AskDefine | Define coprophagous

User Contributed Dictionary

English

Adjective

  1. Feeding on excrement
    The coprophagous dog was always hungry.

Extensive Definition

Coprophagia is the consumption of feces, from the Greek copros (feces) and phagein (eat). Many animal species practice coprophagia; other species do not normally consume feces but may do so under unusual conditions. Only in rare cases is it practiced by humans, usually as a manifestation of psychiatric illness or being used in some sexual paraphilic practices.

Evolved Coprophagia

Coprophagous insects consume and redigest the feces of large animals; these feces contain substantial amounts of semi-digested food. (Herbivore digestive systems are especially inefficient.) The most famous feces-eating insect is the dung-beetle and the most ubiquitous is the fly.
Pigs are most commonly associated with eating not only their own dung, but also that of other animals and humans.
Capybara, rabbits, guinea pigs and other related species do not have a complex ruminant digestive system. Instead they extract more nutrition from grass by giving their food a second pass through the gut. Soft caecal pellets of partially digested food are excreted and generally consumed immediately. They also produce normal droppings, which are not eaten.
Young elephants, pandas, koalas, and hippos eat the feces of their mother to obtain the bacteria required to properly digest vegetation found on the savanna and in the jungle. When they are born, their intestines do not contain these bacteria (they are completely sterile). Without them, they would be unable to get any nutritional value from plants.
Gorillas eat their own feces and the feces of other gorillas.
Hamsters eat their own droppings, which are thought to be a source of vitamins B and K, produced by bacteria in the gut. Apes have been observed eating horse feces for the salt content. Monkeys have been observed eating elephant feces. Coprophagia also has been observed in the naked mole rat.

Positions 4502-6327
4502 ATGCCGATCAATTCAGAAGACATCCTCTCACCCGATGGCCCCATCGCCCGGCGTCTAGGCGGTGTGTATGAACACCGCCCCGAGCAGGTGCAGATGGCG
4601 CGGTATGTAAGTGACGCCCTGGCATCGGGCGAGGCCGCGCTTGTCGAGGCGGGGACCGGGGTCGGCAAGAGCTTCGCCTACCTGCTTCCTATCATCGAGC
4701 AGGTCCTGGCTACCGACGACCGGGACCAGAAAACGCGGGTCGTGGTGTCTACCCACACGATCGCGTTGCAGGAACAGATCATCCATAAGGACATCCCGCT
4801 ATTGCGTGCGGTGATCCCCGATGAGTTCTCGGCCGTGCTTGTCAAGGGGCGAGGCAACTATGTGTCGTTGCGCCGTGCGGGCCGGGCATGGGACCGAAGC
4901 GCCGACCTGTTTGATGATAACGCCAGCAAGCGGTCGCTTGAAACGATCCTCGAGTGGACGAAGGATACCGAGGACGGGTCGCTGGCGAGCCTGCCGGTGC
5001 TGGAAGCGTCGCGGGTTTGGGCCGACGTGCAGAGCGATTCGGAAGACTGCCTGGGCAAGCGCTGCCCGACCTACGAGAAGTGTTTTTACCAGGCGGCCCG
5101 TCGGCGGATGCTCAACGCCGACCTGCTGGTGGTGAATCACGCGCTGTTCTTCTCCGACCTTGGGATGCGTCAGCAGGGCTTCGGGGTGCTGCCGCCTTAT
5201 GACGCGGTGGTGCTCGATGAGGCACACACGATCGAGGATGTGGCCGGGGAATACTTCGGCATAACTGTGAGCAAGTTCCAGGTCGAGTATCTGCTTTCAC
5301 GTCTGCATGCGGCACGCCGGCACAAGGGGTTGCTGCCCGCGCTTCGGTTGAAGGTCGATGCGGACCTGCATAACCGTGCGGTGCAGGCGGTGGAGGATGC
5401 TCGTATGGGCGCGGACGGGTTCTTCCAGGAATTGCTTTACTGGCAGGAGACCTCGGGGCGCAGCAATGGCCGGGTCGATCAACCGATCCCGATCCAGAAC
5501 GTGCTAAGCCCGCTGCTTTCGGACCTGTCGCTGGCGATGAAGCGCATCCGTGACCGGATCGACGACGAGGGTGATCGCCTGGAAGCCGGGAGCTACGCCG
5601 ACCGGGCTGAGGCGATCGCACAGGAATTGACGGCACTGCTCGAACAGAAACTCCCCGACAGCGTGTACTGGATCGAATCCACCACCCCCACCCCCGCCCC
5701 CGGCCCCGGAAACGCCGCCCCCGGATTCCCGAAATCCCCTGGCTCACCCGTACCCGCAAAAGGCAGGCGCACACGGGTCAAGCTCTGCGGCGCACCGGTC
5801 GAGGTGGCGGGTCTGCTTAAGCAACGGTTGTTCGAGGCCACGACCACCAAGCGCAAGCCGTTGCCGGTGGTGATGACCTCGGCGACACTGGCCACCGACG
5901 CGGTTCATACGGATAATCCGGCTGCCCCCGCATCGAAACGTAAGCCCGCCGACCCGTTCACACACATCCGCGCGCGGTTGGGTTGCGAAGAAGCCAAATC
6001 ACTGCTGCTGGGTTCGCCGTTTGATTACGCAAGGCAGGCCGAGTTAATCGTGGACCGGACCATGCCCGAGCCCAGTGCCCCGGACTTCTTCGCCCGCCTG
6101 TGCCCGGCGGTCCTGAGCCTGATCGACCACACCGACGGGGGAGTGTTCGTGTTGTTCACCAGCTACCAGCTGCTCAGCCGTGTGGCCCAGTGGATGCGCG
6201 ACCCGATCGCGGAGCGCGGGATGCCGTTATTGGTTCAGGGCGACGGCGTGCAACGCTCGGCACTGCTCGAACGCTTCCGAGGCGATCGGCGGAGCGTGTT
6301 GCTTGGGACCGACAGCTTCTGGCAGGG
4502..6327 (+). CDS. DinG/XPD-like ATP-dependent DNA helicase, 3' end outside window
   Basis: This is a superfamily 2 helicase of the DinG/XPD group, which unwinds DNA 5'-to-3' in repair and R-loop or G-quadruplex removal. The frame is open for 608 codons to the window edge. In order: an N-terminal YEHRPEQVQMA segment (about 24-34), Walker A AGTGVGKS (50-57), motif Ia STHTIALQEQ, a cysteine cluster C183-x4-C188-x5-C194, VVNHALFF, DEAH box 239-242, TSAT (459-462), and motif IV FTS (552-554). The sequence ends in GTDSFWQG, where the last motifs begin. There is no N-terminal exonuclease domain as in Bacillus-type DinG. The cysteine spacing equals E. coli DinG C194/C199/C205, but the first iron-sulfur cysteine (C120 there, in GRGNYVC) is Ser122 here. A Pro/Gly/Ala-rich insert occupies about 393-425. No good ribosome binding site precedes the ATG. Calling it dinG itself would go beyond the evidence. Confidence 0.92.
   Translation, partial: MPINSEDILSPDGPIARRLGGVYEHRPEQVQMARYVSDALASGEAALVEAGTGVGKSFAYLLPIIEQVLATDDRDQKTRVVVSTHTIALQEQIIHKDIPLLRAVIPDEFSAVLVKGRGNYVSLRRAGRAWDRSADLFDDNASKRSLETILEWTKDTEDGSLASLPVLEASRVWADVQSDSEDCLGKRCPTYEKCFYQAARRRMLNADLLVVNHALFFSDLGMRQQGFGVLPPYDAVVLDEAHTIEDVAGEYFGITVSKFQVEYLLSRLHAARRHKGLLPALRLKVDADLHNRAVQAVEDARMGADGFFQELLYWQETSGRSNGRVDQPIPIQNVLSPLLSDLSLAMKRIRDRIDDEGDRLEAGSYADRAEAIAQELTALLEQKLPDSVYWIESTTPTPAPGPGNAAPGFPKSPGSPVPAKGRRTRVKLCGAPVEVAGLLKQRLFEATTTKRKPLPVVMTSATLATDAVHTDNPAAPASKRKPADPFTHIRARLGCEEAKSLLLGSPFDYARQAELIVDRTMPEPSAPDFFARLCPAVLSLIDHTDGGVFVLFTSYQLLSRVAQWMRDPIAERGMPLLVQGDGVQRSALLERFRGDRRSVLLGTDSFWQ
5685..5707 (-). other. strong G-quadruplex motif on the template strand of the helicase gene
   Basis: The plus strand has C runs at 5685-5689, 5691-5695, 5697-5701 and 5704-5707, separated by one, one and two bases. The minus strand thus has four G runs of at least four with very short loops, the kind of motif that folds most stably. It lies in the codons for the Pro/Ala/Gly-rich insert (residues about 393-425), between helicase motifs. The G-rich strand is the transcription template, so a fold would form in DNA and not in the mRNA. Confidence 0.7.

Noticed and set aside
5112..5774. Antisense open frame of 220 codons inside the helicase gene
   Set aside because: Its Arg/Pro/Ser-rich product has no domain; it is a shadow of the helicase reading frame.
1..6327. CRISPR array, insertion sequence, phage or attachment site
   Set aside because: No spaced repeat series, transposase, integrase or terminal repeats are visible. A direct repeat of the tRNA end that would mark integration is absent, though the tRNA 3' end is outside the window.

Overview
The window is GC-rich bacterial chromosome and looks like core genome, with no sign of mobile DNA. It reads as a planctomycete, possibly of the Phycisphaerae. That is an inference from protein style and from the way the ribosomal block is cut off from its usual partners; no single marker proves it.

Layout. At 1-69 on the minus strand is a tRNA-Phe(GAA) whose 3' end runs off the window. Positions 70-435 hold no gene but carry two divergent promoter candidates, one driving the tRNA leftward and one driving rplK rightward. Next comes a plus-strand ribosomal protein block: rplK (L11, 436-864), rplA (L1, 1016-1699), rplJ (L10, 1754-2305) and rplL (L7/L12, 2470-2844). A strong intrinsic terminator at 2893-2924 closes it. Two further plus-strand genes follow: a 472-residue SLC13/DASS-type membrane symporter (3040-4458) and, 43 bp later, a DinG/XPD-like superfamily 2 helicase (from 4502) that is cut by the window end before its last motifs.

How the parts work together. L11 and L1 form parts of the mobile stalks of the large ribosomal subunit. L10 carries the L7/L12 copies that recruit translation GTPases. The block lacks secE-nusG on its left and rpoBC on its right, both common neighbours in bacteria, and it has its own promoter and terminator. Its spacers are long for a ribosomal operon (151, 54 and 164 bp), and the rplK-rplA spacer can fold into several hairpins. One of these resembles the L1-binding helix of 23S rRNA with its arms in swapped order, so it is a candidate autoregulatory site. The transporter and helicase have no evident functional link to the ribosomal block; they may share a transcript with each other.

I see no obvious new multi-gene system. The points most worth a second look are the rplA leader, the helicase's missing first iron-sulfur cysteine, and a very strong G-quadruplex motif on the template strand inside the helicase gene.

Theories on dogs

Coprophagia is a behavior often observed in dogs. Hofmeister, Cumming, and Dhein (2001) wrote that this behavior in dogs has not been well-researched, and they are currently preparing a study. In a preliminary paper, they write that there are various hypotheses for this behavior in canines, although none have been proven:
  • To obtain attention from their caretakers.
  • From anxiety, stress, or upon being punished for bad behaviors.
  • They had been punished for having defecated in the past, and attempt to clean up out of fear of being punished again.
  • From boredom.
  • In an attempt to clean up in crowded conditions.
  • Mimicry of behavior observed when their caretakers pick up feces (allelomimetic behavior). This is highly improbable because the behavior has also been observed in environments where caretakers never picked up the dog's (or other's) feces.
  • Because puppies taste everything and discover that feces are edible and, perhaps, tasty, especially when fed a high fat content diet.
  • Because dogs are, by nature, scavengers, and this is within the range of scavenger behavior.
  • To prevent the scent from attracting predators, especially mother dogs eating their offspring's feces.